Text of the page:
Saturday, July 26, 2008

Barak Obama's Prayer

Barak Obama visited Jerusalem this week and spent a few moments at the Western Wall. While there, he acted on a long-standing tradition and slipped a prayer inbetween the rocks in the wall. A reporter took note of the location and later retrieved and published the prayer. Here's what he said.

Lord — Protect my family and me. Forgive me my sins, and help me guard against pride and despair.
Give me the wisdom to do what is right and just. And make me an instrument of your will,"

I'm not sure how Mr. Obama feels about his prayer being published and I tend to agree with the rabbi who said that prayer is between a man or woman and their maker. However, when I read the prayer, I wanted to publish it here for several reasons.

First of all, I like the way he begins. He recognizes God as LORD. He's not praying to the sun, moon, stars or wind, but to the LIVING GOD. Secondly, I'm inspired by his desire for protection for his family and himself. The LORD is our protector and defender and I'm glad that the man who could/would be the President of the United States recognizes he needs some help. I like how he asks for forgiveness. Who among us doesn't need it and even more significantly doesn't deserve it? Yet, he's willing to humbly ask and confess his need. The fantastic thing about forgiveness is that God only grants it to those humbly ask for it.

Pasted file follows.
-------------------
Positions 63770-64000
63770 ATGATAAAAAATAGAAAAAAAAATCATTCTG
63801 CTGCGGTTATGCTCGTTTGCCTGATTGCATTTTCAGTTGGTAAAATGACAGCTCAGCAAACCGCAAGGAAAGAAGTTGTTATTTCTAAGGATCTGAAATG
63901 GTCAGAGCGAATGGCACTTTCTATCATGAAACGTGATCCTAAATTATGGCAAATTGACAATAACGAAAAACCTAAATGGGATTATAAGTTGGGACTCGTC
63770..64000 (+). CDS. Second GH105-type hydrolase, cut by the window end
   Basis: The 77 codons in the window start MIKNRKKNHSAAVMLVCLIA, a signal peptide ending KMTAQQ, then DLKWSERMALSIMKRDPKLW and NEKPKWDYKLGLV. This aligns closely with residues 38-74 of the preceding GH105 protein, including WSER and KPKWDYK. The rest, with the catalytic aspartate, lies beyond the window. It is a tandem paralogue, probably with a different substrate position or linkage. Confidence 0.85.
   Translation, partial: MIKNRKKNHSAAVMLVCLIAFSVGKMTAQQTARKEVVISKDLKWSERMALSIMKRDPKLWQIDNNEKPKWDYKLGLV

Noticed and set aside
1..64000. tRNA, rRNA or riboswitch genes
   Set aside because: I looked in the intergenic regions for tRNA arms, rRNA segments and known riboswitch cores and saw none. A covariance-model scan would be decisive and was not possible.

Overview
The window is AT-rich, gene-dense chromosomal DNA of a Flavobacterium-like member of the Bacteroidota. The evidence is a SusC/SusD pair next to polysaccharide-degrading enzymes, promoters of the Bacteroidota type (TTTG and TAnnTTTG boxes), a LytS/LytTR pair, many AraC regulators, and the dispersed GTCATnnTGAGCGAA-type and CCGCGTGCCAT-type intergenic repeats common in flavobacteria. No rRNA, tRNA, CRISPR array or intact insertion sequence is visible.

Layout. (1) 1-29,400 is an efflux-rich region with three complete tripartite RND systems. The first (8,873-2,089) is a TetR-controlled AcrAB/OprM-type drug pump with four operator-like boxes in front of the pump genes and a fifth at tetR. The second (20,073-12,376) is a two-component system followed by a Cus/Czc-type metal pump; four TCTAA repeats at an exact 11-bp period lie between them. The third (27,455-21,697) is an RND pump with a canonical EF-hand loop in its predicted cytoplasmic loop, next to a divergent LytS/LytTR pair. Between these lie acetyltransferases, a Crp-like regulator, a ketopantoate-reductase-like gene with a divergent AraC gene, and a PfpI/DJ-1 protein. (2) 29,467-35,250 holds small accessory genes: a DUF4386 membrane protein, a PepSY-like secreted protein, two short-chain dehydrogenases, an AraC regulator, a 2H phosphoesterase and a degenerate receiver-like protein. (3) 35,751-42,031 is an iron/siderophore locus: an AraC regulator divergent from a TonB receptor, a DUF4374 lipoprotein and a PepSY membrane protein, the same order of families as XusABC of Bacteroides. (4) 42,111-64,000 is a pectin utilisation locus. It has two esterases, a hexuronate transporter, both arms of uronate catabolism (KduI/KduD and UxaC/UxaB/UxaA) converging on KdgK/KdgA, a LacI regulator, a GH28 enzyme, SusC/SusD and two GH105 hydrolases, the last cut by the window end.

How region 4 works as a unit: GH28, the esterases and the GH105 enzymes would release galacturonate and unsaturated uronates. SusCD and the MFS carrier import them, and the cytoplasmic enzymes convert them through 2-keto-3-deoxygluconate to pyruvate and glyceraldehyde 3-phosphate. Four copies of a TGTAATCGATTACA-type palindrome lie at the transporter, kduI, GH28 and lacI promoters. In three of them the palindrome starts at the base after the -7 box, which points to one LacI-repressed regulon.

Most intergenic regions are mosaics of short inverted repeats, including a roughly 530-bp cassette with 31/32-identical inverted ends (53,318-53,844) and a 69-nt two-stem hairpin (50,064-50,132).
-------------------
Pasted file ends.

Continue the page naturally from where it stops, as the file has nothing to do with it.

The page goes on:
I like his recognition of the perils that come with pride (I need nothing and no one) and despair (the state of being overwhelmed by fear and anxiety) There's tremendous wisdom in that request because both are equally perilous in our lives and particularly in the life of a leader. In the next line he asks for wisdom, the very thing that God guarantees to grant to those who ask for it. I'm confident that God has already answered his request.

Finally, he seeks just to be an instrument of God's will. It reflects the heart of a servant but also the heart of someone who is living with purpose. My prayer for Mr. Obama (and for you) is that God would answer his requests fully and faithfully.

Aren't you glad his request wasn't 'Dear Lord, please let me beat John McCain...?"

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